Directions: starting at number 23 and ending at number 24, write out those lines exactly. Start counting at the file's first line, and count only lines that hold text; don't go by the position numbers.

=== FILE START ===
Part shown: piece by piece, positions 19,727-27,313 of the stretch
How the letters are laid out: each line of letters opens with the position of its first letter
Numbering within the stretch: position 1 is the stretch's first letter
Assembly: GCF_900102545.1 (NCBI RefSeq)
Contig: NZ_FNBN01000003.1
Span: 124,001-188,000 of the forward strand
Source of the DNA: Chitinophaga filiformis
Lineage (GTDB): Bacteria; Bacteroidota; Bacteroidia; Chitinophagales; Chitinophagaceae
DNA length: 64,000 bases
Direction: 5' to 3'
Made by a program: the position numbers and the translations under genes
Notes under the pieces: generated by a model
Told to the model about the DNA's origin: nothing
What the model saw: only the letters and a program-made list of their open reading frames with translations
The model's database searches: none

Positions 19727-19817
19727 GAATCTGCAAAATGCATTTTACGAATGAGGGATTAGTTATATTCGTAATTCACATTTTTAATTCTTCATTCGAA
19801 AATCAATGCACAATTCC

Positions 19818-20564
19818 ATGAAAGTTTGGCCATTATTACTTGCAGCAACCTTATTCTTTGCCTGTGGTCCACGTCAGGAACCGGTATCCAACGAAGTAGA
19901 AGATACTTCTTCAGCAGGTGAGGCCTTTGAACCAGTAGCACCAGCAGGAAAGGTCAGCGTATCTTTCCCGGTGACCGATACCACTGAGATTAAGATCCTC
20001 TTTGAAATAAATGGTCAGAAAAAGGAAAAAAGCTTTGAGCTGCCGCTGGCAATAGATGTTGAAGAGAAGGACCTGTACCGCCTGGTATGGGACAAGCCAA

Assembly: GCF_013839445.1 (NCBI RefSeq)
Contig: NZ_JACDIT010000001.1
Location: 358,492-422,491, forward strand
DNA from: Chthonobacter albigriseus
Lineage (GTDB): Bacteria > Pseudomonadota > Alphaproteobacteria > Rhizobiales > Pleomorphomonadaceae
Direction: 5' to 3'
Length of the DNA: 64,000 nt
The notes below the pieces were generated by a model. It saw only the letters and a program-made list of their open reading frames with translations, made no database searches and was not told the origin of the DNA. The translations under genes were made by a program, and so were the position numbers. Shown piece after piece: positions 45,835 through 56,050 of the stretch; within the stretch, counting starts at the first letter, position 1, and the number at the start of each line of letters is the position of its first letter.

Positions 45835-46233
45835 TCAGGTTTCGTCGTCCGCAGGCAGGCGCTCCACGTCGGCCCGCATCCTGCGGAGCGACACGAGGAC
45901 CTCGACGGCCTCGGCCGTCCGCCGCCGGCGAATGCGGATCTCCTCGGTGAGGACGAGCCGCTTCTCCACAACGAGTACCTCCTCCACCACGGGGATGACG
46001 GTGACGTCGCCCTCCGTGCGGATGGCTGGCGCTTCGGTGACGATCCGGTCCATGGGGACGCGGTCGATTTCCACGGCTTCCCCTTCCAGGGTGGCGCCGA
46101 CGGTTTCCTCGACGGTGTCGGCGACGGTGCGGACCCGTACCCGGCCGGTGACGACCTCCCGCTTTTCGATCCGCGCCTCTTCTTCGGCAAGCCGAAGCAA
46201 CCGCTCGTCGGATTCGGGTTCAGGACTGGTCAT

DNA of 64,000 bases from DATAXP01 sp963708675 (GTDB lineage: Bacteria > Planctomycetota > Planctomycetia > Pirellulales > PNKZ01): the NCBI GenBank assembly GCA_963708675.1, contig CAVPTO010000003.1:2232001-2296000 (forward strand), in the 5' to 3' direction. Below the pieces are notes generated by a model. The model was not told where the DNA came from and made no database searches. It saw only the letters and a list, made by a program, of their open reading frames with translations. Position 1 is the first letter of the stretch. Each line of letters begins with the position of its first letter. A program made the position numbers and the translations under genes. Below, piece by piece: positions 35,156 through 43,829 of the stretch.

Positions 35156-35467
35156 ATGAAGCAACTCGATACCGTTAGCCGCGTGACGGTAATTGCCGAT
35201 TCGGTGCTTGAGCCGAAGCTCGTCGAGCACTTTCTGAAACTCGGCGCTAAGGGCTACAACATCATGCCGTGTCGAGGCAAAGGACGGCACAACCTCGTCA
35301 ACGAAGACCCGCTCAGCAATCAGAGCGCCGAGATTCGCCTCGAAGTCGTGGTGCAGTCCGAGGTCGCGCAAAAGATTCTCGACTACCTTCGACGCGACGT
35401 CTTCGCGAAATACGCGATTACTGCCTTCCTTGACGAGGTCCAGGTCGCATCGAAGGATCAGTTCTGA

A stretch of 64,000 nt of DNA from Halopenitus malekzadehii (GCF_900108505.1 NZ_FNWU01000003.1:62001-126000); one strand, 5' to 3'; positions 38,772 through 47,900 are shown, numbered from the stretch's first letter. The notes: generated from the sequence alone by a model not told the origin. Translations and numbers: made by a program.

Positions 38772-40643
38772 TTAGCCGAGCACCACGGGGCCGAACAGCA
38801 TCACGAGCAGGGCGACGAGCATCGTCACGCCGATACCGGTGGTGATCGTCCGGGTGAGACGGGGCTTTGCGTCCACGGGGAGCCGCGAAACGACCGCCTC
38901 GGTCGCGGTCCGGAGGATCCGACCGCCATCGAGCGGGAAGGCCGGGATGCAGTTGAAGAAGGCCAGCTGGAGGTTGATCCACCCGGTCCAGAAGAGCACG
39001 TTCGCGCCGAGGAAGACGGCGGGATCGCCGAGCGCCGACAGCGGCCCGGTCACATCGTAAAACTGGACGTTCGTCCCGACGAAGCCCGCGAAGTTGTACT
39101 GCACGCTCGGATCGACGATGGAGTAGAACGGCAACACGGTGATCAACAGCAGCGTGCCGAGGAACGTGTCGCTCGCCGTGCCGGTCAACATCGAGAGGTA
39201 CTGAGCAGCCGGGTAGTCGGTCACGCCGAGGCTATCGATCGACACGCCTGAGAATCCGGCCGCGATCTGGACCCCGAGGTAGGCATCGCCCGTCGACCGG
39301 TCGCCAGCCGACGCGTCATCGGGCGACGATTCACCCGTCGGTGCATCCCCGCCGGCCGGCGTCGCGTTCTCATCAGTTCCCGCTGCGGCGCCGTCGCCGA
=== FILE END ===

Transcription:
Assembly: GCF_013839445.1 (NCBI RefSeq)
Contig: NZ_JACDIT010000001.1